BEST AVAILABLE CONTROL TECHNOLOGY The requirement that facilities use what is termed "Best Available Control Technology" has caused considerable controversy. The heart of this controversy lies in the assertion by industry spokesmen that such me thods are not always necessary in order to achieve the national standards, and in such instances are an unnecessary diversion of capital from far more productive uses. Further, in some instances, the requirement that BACT be used may put smaller firms out of bushess, or cause khe closing of small plants operated by larger firms due to the economic infeasibility of the utilization of such techniques.

Environmentalists argue that BACT is necessary to comply with the intent of the Clean Air Aci. They contend that there is a mandate in the measure to take all steps possible to insure the minimum of emissions. Careful reading of the Act does not seem to support this extreme view. Nor does it support the contention that there are no circumstances in which .BACT m ay be required. Rather, the Act clearly indicates that the total scope of life, including its economic and social aspects, was to be considered, not merely the effects of pollution. The irnpact of pollution of the air, however was considered to have a sig nificant effect on the quality of life I and was therefore to be given considerable weight.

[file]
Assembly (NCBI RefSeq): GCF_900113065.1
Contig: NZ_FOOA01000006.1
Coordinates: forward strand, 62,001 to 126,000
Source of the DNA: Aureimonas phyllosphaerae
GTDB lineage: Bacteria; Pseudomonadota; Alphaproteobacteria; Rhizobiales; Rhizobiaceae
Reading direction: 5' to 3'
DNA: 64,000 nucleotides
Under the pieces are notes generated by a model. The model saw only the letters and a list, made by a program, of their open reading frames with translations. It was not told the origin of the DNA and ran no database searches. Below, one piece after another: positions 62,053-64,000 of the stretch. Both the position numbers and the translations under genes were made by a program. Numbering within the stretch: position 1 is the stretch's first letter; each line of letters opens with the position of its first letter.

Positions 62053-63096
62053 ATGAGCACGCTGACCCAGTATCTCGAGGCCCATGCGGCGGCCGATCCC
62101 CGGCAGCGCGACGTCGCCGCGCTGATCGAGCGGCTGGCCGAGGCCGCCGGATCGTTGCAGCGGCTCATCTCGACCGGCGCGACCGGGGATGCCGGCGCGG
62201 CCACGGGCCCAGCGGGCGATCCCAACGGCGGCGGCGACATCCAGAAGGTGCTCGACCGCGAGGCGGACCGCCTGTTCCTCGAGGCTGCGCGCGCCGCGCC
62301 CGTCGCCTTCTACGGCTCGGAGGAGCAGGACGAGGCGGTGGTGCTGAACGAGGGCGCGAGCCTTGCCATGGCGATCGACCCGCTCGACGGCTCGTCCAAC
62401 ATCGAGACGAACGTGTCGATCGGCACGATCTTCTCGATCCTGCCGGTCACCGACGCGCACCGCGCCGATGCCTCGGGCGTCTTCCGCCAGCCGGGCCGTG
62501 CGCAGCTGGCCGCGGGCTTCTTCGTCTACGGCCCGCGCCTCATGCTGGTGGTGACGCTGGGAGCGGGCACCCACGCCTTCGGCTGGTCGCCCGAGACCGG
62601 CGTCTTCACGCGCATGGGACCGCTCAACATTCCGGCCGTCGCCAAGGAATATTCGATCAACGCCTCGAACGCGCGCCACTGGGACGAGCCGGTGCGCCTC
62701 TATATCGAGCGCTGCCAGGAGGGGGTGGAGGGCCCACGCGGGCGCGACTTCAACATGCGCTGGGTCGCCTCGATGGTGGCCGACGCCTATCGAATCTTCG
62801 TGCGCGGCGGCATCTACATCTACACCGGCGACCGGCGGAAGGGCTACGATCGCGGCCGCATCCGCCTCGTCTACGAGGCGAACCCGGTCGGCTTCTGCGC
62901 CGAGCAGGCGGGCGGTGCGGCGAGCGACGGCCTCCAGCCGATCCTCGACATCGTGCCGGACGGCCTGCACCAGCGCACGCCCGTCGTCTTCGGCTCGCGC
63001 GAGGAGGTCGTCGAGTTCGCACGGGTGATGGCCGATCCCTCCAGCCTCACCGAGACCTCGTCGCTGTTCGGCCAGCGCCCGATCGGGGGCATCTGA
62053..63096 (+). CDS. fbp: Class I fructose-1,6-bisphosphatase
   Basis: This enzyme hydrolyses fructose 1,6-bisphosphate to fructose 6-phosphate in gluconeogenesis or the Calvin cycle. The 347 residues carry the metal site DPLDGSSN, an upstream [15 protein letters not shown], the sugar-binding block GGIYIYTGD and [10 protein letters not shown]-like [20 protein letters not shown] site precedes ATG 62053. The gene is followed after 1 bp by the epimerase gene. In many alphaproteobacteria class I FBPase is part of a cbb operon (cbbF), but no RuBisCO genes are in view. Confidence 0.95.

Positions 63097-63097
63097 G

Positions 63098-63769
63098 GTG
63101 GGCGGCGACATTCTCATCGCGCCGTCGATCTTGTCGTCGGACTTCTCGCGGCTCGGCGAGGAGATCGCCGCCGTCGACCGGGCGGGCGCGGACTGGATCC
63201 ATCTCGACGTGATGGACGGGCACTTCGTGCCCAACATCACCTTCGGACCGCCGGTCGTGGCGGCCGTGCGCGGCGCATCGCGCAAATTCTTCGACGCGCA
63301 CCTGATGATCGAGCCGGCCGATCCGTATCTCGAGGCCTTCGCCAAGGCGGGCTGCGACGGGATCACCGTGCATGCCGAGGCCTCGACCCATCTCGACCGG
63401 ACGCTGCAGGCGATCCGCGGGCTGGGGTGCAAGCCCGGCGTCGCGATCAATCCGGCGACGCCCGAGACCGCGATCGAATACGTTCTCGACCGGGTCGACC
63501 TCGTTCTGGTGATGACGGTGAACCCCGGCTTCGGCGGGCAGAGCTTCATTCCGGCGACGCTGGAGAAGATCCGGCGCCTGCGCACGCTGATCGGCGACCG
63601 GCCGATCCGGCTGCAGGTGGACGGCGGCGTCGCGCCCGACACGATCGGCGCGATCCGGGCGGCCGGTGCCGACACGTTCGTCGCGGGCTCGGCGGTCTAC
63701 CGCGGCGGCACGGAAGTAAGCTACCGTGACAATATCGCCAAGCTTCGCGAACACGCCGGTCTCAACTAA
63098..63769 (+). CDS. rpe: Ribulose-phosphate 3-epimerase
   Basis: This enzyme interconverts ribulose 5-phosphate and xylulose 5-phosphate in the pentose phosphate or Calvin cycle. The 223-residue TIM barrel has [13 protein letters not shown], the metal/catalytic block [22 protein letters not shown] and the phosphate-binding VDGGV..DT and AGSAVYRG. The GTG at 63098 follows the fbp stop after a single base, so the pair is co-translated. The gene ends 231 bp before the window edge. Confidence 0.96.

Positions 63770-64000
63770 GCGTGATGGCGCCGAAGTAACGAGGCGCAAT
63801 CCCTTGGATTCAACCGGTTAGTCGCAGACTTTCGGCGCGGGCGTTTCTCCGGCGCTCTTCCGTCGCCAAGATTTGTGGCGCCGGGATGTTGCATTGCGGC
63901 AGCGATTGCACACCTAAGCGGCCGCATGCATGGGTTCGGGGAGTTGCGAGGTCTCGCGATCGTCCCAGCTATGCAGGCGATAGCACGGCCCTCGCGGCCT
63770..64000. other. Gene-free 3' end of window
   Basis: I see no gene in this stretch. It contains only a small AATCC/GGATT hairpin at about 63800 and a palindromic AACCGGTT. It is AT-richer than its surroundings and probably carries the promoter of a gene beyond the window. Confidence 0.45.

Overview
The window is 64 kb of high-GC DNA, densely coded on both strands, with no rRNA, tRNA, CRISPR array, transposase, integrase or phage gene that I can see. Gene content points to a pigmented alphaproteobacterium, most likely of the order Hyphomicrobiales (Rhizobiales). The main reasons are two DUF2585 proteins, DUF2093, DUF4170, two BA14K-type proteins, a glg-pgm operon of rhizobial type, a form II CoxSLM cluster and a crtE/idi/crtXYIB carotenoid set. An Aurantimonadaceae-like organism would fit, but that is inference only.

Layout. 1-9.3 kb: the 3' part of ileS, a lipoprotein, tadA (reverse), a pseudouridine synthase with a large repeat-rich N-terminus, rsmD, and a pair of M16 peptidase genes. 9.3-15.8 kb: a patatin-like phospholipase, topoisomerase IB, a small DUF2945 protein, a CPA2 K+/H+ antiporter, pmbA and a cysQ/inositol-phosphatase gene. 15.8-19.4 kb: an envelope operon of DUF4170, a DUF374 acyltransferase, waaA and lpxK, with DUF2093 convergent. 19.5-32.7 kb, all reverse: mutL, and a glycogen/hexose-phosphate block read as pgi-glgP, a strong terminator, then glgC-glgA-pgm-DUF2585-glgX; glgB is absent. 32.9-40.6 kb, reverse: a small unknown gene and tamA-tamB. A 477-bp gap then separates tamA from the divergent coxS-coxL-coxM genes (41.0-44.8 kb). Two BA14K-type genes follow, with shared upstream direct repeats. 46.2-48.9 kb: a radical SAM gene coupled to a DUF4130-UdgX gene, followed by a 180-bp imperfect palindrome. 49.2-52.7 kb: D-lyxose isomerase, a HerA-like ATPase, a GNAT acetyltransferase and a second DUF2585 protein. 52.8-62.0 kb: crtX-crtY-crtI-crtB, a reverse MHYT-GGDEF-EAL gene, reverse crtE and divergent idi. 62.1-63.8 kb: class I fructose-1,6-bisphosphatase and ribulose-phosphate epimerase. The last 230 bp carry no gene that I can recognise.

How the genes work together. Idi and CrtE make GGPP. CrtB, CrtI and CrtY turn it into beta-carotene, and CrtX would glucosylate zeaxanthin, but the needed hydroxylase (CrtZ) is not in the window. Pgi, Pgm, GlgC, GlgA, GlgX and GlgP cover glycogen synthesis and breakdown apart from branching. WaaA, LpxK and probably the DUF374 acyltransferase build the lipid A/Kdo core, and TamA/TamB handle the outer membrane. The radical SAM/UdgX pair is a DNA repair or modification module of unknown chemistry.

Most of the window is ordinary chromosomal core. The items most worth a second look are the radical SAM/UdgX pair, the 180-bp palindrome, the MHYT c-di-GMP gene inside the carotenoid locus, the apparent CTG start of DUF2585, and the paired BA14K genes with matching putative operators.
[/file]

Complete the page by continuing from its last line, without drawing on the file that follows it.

Central to the problem of where and when to use BACT is the question of alternative controls such as tall stacks and interrupbions of production schedules. In the o riginal Act, such alternatives were considered viable. Subsequent policy decisions and mdst recently, statements by the Carter Administration indicate that the EPA no longer considers such alternatives as within the scope of allowable techniques. The Pres i dent has indicated that he will require the use of BACT on all plants converting to coal under the requirements of his energy proposal. Further, there is some indication that the Administration is considering requiring the retrofitting of such equipment o n existing facilities which burn 6 coal. Opponents of such a requirement point out that this would place a tremendous burden which would inevitably be passed on to consumers, and particularly to consumers of electric power While there is adequate rationale for the inclusion of BACT on new facilities const,ructed in areas which are suffering from poor air quality, there is some question as to the blanket requirement of the utilization of- such technology. Where the national ambient air quality standards are b eing exceeded, the use of such pollution control devices could conceivably result in an eventual improvement of the air. Areas which currently enjoy relatively good air quality, however, present a different situation. This is especially true in some areas of the South and Southwest where national standards are being exceeded by a considerable degree. In such areas, it may well be that methods such as production interruption during periods of stationary inversion, and tall stacks provide more than adequate p rotection at a far cheaper cost The obvious result of utilization of such alternatives is to free capital for use in other areas, to develop jobs which are going to be desperately needed in the near future N ON- COMPLIANCE PENALTIES Amendments to the Clea n Air Act present a particularly nonproductive approach to the question of compliance in the opinion of many industry observers The Act would enforce an "excess emission fee" for industrial plants wnich have failed to comply with the national emission stan d ards, regardless of the circumstances for their inability' to meet the deadline. An attempt to extend the deadlines for compliance with the emissicn standards was defeated in committee during the markup on this year's amendments to the Clean Air Act; howe v er, the extension will be offered as an amendment on the floor The major arguments against the penalties for emission standards are that they divert capital which' is necessary for .the purchase of pollution control equipment and that. b.y not. making all owance for special circ.umstances such as strikes, mate.rials shortages or other occurances beyond the control of the operators. of the facility, the imposition of them is patently unfair.